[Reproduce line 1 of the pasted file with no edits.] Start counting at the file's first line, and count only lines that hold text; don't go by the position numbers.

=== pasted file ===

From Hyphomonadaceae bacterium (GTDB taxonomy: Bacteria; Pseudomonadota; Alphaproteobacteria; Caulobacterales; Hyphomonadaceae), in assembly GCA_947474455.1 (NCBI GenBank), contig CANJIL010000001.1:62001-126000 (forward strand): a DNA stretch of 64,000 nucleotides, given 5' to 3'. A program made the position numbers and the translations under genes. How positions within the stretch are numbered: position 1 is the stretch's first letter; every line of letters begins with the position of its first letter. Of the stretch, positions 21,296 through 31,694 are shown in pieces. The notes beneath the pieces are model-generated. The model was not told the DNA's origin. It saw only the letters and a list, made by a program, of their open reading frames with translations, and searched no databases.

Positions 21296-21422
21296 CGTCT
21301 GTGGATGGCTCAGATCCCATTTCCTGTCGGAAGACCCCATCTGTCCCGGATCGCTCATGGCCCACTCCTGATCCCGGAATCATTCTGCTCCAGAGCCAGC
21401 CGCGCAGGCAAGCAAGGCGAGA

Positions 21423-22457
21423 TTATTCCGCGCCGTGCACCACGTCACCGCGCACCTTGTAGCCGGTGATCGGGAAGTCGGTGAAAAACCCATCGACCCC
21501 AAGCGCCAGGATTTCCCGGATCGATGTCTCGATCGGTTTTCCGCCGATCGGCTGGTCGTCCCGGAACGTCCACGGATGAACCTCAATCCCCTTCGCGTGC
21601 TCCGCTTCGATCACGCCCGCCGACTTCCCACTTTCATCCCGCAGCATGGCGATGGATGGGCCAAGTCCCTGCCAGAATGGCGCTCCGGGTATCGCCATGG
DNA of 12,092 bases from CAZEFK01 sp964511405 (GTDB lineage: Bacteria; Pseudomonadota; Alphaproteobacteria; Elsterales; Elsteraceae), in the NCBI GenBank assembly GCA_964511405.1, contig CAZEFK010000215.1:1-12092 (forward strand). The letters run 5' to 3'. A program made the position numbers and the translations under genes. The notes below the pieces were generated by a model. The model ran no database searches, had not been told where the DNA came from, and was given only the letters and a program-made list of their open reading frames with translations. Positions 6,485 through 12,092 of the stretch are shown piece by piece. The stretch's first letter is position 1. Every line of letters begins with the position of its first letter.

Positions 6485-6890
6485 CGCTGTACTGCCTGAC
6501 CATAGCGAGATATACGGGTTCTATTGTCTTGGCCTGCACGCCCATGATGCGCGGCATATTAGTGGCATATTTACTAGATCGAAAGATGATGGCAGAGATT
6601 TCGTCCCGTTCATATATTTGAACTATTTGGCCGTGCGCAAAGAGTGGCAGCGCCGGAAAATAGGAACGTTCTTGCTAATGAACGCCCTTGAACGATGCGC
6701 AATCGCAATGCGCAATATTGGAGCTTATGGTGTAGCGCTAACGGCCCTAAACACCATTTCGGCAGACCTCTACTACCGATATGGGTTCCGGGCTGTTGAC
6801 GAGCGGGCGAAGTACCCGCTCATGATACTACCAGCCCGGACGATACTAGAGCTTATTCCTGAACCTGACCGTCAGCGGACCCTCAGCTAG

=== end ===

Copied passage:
From Hyphomonadaceae bacterium (GTDB taxonomy: Bacteria; Pseudomonadota; Alphaproteobacteria; Caulobacterales; Hyphomonadaceae), in assembly GCA_947474455.1 (NCBI GenBank), contig CANJIL010000001.1:62001-126000 (forward strand): a DNA stretch of 64,000 nucleotides, given 5' to 3'. A program made the position numbers and the translations under genes. How positions within the stretch are numbered: position 1 is the stretch's first letter; every line of letters begins with the position of its first letter. Of the stretch, positions 21,296 through 31,694 are shown in pieces. The notes beneath the pieces are model-generated. The model was not told the DNA's origin. It saw only the letters and a list, made by a program, of their open reading frames with translations, and searched no databases.